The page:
It was in spring many years ago when pansies bloom in Kashmir and the end of the cold season begins that I met Syed Ali Shah Geelani at his residence in Srinagar's Hyderpora for an interview. While entering the cave-like entrance, it was a pleasant sight to see a small garden with blooming pansies. Each of them swayed in the cold breeze, but the patterns on them were such that each one of them seemed to be angry. I jokingly mentioned this to Geelani, and his answer just ended my laugh, "They are angry because they are subjugated."Syed Ali Shah Geelani (1929-2021), a hawk, shrewd, 'Saheb' for some and a monster for many, very well knew how to manipulate sentiments and situations. A teacher-turned-politician-turned-separatist who kept both India and Pakistan on tenterhooks and swayed to one side or the other depending on his need and greed. He used India, Pakistan and the sentiments of ordinary Kashmiris to earn name and money.Pakistanis can claim that Geelani's heart beat for them, but he was fed by Indian governments. He was pocketing the Government of India's pension benefits since he had been an MLA. Most of the time, his medical bills, travel and hotel stays were paid for by government agencies and most of his family members have government jobs and many of his relatives are well settled within and outside the country.Geelani had the ability to draw in the youth, and they easily became his tools. Their education and employment did not matter to him, but their stone-pelting skills did. He never condemned the burning down of schools but ordered closure of all educational institutions to protest. He motivated the youth to pick up guns, pelt stones and die.Geelani presided over a three-decade separatist movement and terrorism in the Valley.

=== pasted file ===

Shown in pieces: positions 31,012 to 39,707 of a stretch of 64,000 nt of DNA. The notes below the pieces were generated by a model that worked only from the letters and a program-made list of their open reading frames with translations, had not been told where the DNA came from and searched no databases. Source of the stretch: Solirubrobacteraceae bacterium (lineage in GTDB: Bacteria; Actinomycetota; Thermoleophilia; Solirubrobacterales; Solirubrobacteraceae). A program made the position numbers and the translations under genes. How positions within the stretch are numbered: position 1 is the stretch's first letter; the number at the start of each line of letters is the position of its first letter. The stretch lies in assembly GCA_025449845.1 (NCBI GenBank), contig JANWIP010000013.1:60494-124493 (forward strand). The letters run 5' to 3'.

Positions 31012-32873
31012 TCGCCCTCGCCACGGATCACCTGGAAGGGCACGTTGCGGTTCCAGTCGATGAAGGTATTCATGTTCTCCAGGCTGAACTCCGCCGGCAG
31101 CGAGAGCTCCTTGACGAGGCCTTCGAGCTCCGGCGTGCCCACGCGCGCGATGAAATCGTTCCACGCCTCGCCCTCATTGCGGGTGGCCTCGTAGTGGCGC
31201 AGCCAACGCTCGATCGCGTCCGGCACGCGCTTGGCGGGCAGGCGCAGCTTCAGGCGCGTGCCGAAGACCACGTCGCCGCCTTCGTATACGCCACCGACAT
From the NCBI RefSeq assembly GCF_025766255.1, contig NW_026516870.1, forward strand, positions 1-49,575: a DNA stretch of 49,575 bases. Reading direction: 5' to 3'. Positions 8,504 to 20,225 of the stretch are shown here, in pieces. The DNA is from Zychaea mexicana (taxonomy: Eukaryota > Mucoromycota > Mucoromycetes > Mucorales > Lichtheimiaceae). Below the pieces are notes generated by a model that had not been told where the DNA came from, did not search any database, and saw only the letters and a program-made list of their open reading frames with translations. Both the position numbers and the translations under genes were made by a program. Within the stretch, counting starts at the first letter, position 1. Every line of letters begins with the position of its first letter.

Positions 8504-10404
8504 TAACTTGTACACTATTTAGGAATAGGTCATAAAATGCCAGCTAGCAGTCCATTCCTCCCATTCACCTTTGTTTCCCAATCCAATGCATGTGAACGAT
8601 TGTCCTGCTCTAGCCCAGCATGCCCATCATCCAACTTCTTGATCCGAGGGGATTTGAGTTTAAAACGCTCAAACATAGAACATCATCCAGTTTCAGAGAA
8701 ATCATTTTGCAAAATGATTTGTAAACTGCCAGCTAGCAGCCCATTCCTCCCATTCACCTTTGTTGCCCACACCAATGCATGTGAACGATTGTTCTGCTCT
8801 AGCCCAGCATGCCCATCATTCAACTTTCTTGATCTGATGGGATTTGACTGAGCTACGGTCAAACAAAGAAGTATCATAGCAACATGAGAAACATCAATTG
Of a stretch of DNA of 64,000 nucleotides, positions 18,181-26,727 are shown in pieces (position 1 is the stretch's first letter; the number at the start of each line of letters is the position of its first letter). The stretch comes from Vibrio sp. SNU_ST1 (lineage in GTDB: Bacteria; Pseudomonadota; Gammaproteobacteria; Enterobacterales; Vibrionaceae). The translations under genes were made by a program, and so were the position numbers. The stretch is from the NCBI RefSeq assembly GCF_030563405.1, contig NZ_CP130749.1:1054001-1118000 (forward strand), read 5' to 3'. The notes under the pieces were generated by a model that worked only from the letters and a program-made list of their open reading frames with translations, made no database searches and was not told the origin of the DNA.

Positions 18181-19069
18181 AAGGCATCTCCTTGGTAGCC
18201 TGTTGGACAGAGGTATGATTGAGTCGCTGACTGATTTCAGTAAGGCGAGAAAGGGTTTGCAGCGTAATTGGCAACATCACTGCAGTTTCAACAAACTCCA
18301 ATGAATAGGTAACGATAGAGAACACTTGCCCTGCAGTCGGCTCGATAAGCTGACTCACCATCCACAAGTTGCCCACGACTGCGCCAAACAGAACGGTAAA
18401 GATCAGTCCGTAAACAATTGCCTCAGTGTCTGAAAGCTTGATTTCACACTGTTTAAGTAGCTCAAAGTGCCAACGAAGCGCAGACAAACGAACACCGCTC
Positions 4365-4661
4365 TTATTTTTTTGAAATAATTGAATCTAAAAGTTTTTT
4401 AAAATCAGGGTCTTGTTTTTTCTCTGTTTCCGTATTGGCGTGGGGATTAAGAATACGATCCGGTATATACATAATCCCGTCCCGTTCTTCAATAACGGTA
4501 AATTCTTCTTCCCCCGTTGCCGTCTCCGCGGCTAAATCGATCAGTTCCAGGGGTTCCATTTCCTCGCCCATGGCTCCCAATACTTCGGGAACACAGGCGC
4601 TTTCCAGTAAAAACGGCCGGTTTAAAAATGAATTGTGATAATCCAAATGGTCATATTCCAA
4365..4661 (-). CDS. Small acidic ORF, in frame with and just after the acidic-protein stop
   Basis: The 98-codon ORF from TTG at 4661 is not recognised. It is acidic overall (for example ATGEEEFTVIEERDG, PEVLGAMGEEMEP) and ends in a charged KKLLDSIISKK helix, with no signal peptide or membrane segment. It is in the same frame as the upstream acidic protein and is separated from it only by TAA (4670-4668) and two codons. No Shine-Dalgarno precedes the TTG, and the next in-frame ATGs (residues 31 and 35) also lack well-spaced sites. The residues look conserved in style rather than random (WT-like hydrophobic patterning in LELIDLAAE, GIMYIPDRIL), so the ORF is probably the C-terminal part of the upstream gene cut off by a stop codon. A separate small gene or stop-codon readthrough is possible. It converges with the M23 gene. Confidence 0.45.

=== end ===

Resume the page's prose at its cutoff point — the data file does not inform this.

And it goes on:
His was an 'era' that saw people dying, ethnic cleansing of minorities, thousands getting orphaned and Kashmir losing its happiness, peace and harmony.He was instrumental in founding the All Parties Hurriyat Conference in 1993 which was formed at the behest of Pakistan and some pro-Pak elements in the US. Most of the Hurriyat leaders have been involved in money laundering cases and some of them are in jail currently.For decades, Geelani delivered for Pakistan. His "Kashmir banega Pakistan (Kashmir will become Pakistan)" agenda based on the reasoning that Kashmir, as a Muslim majority region, should go to Pakistan, lured thousands. He shrewdly used religious sentiments to further his convoluted dream and supported an armed struggle against India.For him, the terrorists were Mujahideen who were just boys taking up arms because India was not holding a plebiscite. He, along with his coterie, formed the stone-pelting gang and created a network of paid stone-pelters who would quickly emerge at encounter spots to attack the security forces and secure the terrorists.He was instrumental in leading the agitation in Kashmir in 2008 against the state government's decision to transfer 100 acres of land near Amarnath cave to Shri Amarnathji Shrine Board for setting up temporary shelters for pilgrims. In fact, Geelani openly opposed the Amarnath Yatra and wanted a restriction on the number of visitors. And, when terrorist Burhan Wani was killed, he spearheaded a pro-Pak movement.Geelani was an Islamist who believed that Muslim Kashmir had no place in Hindu majority India and perhaps he was one of those behind-the-scenes who worked for the anti-Kashmiri Pandit sentiment in the Valley resulting in their exodus. He never condemned the killing of innocent Kashmiri Pandits or the violence against the minority women.After the abrogation of Article 370, Geelani resigned from the Hurriyat. Some say the resignation was his last effort to express anger at Pakistan and his own leaders' failure to respond to the ending of special status to J&K, and some others say he perhaps realized that all that he had been doing in Kashmir was no longer worth it.Whatever the reason, Geelani, once a mass leader in Kashmir, died in isolation and with him died the anger too. The pansies will continue to bloom and may be happy from now on.